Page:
A letter from a paid researcher working for Yale’s labor unions has one city legislator up in arms over the tax status of the Yale Golf Course.
Tuesday night, Ward 17 Alderman Matt Naclerio asked a committee of the Board of Aldermen to re-evaluate the city’s 1990 tax assessment of the 491-acre course, which is located in Ward 26, about three miles west of Yale’s central campus in Ward 26.
After he received a copy of a letter that union researcher Antony Dugdale sent to City Assessor William O’Brien, Naclerio sent a letter of his own to the board’s Tax Abatement Committee requesting an investigation into the status of the golf course.
Naclerio said Tuesday night he believes the city might not be collecting its due in taxes on the property.
“I would like to know if our good neighbor — who always tells us how good they are — are actually doing what they say they’re doing,” Naclerio said, referring to Yale.
The golf course, which was once completely tax-exempt, is currently assessed as two separate parcels — one commercial and taxable, the other designated as an open-space nature preserve.
Under a 1990 memorandum of understanding between Yale and former Mayor John Daniels, the city agreed to change the tax assessments of several Yale properties and ceded the deeds of other properties to the University completely.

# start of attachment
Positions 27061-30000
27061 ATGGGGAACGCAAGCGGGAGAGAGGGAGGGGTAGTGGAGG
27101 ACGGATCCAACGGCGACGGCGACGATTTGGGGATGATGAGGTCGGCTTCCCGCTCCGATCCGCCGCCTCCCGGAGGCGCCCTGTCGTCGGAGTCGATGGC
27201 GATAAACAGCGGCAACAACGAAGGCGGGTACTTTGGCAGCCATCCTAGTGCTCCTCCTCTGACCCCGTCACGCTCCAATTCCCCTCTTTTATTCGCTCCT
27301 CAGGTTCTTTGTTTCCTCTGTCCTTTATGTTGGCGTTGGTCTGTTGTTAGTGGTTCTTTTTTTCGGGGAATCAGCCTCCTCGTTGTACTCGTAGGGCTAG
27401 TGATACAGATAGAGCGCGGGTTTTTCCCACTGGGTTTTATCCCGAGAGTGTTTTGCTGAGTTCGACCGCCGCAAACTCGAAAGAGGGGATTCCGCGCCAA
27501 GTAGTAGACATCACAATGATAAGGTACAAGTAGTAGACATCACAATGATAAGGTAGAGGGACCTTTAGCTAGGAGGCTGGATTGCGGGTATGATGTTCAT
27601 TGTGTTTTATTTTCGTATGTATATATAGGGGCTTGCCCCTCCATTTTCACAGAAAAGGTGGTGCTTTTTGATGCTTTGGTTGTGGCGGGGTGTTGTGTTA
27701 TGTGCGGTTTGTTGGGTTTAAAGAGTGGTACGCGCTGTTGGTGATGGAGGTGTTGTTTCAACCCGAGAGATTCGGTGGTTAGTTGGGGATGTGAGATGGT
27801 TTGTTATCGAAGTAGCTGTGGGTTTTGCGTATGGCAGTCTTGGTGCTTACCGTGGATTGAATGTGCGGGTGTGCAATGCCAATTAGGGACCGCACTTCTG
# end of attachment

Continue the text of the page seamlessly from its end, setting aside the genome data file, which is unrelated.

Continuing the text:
In the memorandum, Yale agreed to allow the course to be taxed.
Naclerio alleged Tuesday night that by dividing the land into two parcels with separate taxation schemes, the city and Yale breached the agreement.
City Assessor William O’Brien said he did not believe the agreement had been breached. Regardless, he said, the city is better off under the current system than it would be if the land was assessed as a single parcel.
The University currently pays taxes on 287 of the golf course’s roughly 491 acres, but New Haven also receives money on the other 203 acres from the state of Connecticut under the Payment in Lieu of Taxes, or PILOT, program.
The taxable parcel is currently assessed at roughly $39,700 per acre; the city receives money under PILOT on the other parcel as if it were assessed at $35,000 per acre.
But if the land were reassessed as a single parcel without PILOT, Yale could argue that the entire course be classified as open space, as have the owners of many golf courses throughout Connecticut and especially in Fairfield County, O’Brien said.
Open space in Connecticut can be assessed at as little as $160 per acre.
The point, O’Brien said last night, is that the city is getting far more money from the two parcels under the current agreement than it would if the city reassessed the property.
Under current Connecticut state law, Yale does not have to pay taxes on any property it can prove is being used for educational purposes, and state courts have traditionally given the University wide latitude in allowing it to claim such exemptions.
State law also grants city assessors the exclusive ability to grant tax exemptions and designate land as open space.